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Tiger Tanks at the PGA

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You could ask, “Who was afraid of Tiger Woods at the 2011 PGA Championship at the Atlanta Athletic Club?” The answer is only the fish in the ponds, as Woods was looking as lost as those balls he was driving into the drink.

Woods was seven-over par during the first round on Thursday, and he shot three-over-par on Friday; the once dominating Woods finished ten-over and missed the cut by six strokes. This is not what he must have expected as he came in to try to regain his standing in the golf world after a tough year of physical and emotional disappointments.

With Woods out at the PGA, it is a fair question to ask what is actually wrong with him? Is it that at thirty-five that his body is just not bouncing back from the injuries as he would have hoped? Or is it something more insidious, like something akin to writer’s block for a once prolific author?

Obviously, there are some people who may be enjoying this situation a little too much, but what can we expect after what has happened to Tiger Woods these last two years? With the scandal that cost him his marriage behind him now, and with long-time caddie Steve Williams out of the picture, Woods may have thought he was embarking on a fresh new voyage into success, but he is looking more like a lost kid in a department store out there now.

I am not sure if I feel sorry for Woods, or I just think that his fall from grace and poor performance are lamentable because of the greatness he once displayed. Most fans of any sport enjoy seeing a master at work, and an inevitable part of every game is that eventually even the best grow older and their powers fade.

There is no question that there is time for Tiger to get back on track, if not this year then maybe in 2012. Still, the PGA is less thrilling without him at the top of his game. It is sad to see Tiger gone so soon, but perhaps he can use this extra time he now has to get himself straightened out for his own sake and, more importantly, for golf’s sake. He owes it to the fans and most of all to the game that he loves.   

Photo Credit: Getty Images

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About Victor Lana

Victor Lana's stories, articles, and poems have been published in literary magazines and online. His books 'A Death in Prague' (2002), 'Move' (2003), 'The Savage Quiet September Sun: A Collection of 9/11 Stories' (2005), and 'Like a Passing Shadow' (2009) are available in print, online, and as e-books. His latest books 'If the Fates Allow: New York Christmas Stories,' 'Garden of Ghosts,' and 'Flashes in the Pan' are available exclusively on Amazon. He has won the National Arts Club Award for Poetry, but has concentrated on writing mostly fiction and non-fiction prose in recent years. He has worked as a faculty advisor to school literary magazines and enjoys the creative process as a writer, editor, and collaborator. He has been with 'Blogcritics Magazine' since July 2005 and has written well over 500 articles; previously co-head sports editor, he now is a Culture and Society editor. Having traveled extensively, Victor has visited six continents and intends to get to Antarctica someday where he figures a few ideas for new stories await him.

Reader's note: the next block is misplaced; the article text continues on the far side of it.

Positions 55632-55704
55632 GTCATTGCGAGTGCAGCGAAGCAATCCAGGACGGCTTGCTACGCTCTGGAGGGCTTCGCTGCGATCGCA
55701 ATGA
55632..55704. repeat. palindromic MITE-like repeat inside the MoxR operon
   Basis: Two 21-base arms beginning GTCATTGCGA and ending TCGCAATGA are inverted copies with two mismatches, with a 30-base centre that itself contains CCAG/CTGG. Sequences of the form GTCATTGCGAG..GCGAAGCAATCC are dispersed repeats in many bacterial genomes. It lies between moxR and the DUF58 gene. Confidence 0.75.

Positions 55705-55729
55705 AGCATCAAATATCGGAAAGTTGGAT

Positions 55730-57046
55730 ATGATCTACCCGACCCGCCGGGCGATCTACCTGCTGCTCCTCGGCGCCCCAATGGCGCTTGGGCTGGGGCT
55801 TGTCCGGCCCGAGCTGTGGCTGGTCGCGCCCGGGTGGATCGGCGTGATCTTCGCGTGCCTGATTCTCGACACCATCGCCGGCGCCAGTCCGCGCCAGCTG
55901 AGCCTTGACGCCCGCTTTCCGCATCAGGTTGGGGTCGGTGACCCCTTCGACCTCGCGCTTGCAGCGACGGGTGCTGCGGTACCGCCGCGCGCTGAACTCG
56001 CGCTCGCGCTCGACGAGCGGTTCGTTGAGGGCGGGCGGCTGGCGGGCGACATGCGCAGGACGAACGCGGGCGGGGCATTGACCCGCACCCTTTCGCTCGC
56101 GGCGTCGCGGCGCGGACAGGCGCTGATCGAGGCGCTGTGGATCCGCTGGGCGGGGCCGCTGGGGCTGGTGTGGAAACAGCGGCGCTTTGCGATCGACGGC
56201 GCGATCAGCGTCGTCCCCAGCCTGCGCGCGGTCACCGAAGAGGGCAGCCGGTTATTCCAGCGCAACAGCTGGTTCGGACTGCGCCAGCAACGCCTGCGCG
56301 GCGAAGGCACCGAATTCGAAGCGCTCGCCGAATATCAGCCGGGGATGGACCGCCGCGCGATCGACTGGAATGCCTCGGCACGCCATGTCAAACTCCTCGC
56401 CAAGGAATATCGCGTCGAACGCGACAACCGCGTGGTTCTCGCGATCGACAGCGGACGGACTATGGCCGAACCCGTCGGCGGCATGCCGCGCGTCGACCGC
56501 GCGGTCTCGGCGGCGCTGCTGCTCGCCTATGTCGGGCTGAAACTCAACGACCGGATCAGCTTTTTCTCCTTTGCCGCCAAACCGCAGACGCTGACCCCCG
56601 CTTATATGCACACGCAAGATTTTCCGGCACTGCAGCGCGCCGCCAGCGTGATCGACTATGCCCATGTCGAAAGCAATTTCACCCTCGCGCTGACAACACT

• Runs off his wife, loses his mistresses, and even his caddy went away. Tiger, there’s a pattern here.

  • “The esteemed game of golf”? You shouldn’t throw the word “idiot” around so loosely

  • Charlie Doherty

    Well said, Vic (comment #2).

  • Tiger has been to golf what Babe Ruth was to baseball. He has redefined the game and made it more popular. Just as people mourned the Babe in his declining years, it is normal for people to do the same for Tiger.

    And yes, there are some great and upcoming players like Rory McIlroy. They are having their time now and will be good for the sport, but it will be hard for any of them to have the impact Tiger made or dominate as he did.

  • Jewel64

    TIGER WOODS DOES NOT AND WILL NEVER DEFINE GOLF. Why you idiots in the media think that PGA will fall apart without him is beyond me. You media people keep writing about this LOSER instead of focusing on all the up and coming players who can play rings around this Has-Been. Let go of this guy already. His time is gone and he’s been replaced by a new generation of golfers. Hopefully they won’t drag the esteemed game of golf in the mud like Tiger did with his tabloid headlines and 100+ mistresses.